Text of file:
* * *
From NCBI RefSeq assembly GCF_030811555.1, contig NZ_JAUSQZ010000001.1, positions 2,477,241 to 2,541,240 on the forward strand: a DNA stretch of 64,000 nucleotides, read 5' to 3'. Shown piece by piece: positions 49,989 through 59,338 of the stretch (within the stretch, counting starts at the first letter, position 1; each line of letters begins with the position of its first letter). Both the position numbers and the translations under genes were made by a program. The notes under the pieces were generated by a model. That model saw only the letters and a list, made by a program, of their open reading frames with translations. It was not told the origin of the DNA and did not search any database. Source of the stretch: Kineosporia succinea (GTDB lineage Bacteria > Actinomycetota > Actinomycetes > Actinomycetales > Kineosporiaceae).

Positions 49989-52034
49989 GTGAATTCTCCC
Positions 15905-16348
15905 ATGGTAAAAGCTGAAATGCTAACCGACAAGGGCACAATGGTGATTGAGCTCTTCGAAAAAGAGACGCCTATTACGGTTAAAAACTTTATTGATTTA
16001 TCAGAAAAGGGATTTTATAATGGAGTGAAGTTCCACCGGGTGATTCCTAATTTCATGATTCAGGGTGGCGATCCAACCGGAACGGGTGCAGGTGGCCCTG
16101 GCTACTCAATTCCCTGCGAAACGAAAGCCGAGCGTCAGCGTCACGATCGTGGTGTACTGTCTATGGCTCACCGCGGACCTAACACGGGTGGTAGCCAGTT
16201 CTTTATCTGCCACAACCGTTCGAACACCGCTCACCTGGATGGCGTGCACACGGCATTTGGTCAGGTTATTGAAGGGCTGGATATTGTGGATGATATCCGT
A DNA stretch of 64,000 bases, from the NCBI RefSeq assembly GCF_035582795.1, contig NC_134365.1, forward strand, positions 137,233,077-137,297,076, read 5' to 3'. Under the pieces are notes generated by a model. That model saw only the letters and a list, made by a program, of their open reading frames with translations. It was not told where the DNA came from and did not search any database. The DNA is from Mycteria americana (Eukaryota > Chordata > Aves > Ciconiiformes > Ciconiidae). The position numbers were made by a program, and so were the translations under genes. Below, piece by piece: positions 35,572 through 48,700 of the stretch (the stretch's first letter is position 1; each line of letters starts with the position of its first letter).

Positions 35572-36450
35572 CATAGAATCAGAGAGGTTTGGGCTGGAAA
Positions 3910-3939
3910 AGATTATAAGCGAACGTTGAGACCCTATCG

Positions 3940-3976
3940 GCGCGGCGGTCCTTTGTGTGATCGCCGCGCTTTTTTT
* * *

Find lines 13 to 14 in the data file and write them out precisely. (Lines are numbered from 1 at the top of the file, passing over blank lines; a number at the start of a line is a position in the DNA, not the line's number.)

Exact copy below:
3910 AGATTATAAGCGAACGTTGAGACCCTATCG

Positions 3940-3976